14. Harry Eagles says:

    Brian – It is still possible to use a Windows 10 device whilst not connected to the internet

  15. Harry Eagles says:

    We have had a number of questions related to Windows 10 (not merely licensing related) and are working to create a Q&A article in which we attempt to answer as many of these queries as possible

  16. Harry Eagles says:

    The answers to many of your Windows 10 questions can be found on the Windows 10 FAQ & Tips here:
    https://www.microsoft.com/en-US/windows/windows-10-faq?WT

  17. Anonymous says:

    Windows 10 was released on the 29 th July and was made available in volume licensing on the 1 st August. After a great deal of audience interaction on the recent Windows 10 Licensing Logic article, it seemed like a good time to revisit some questions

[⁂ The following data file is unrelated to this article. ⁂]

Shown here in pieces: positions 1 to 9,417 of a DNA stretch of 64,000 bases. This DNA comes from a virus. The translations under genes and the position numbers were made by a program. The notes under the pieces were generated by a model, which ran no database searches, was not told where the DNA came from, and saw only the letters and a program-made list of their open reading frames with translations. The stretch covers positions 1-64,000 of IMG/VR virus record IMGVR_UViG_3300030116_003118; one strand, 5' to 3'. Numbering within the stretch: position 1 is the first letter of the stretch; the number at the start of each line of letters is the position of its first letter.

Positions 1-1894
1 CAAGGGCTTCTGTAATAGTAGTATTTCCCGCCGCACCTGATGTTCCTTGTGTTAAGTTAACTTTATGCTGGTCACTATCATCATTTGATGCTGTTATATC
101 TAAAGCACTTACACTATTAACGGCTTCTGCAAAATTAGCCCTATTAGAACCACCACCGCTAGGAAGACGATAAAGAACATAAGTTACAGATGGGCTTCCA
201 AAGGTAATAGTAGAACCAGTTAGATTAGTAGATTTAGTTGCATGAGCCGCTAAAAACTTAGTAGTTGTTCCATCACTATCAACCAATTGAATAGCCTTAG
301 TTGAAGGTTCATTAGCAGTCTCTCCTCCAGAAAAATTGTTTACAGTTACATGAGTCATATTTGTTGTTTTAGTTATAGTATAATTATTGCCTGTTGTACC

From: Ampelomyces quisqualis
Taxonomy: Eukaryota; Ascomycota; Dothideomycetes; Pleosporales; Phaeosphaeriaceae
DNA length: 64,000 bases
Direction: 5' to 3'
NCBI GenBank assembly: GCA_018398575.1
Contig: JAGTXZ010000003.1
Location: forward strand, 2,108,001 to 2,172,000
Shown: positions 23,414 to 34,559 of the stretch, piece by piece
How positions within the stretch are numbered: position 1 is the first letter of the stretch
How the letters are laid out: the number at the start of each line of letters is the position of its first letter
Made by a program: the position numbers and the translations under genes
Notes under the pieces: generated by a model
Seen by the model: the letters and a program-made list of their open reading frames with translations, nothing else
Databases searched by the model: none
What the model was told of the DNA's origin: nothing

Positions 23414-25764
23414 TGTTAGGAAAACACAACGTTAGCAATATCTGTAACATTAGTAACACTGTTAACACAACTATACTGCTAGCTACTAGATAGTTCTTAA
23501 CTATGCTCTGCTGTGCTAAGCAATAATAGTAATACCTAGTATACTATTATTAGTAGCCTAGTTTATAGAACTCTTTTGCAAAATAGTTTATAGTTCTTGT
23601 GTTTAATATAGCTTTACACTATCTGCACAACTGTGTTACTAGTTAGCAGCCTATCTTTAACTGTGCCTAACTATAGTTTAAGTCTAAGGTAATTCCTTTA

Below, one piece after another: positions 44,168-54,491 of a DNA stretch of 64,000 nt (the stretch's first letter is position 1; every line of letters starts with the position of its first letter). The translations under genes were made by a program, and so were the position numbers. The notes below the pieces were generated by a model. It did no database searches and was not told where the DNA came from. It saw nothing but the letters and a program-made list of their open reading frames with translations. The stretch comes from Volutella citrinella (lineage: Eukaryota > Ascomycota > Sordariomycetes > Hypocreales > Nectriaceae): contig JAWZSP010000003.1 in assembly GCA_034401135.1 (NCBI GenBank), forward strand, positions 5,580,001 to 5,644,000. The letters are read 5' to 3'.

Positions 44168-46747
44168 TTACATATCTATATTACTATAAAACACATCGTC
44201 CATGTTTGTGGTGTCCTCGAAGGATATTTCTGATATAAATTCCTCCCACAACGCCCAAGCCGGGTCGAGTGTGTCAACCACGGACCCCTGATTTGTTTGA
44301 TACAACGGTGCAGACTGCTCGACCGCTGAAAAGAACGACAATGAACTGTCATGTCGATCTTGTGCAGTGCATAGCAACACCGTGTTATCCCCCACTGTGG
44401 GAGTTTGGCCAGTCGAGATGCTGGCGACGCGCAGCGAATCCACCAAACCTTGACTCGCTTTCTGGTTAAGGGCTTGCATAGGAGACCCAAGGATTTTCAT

18. Anonymous says:

    Part of the Microsoft Licensing Logic series from the Microsoft Licensing team. Just when you think Microsoft

  19. Anonymous says:

    2015 has been one of the best years for the TechNet UK Blog; here’s 10 of the most popular articles as chosen (more or less) by you!

  20. Paul Brossoit says:

    Just want to make sure i’m getting this Windows 10 Pro available updates. If a client keeps his system for 6 years because he purchased a very high end system, he wont have access to updates after 5 years?

    Thanks,
    Paul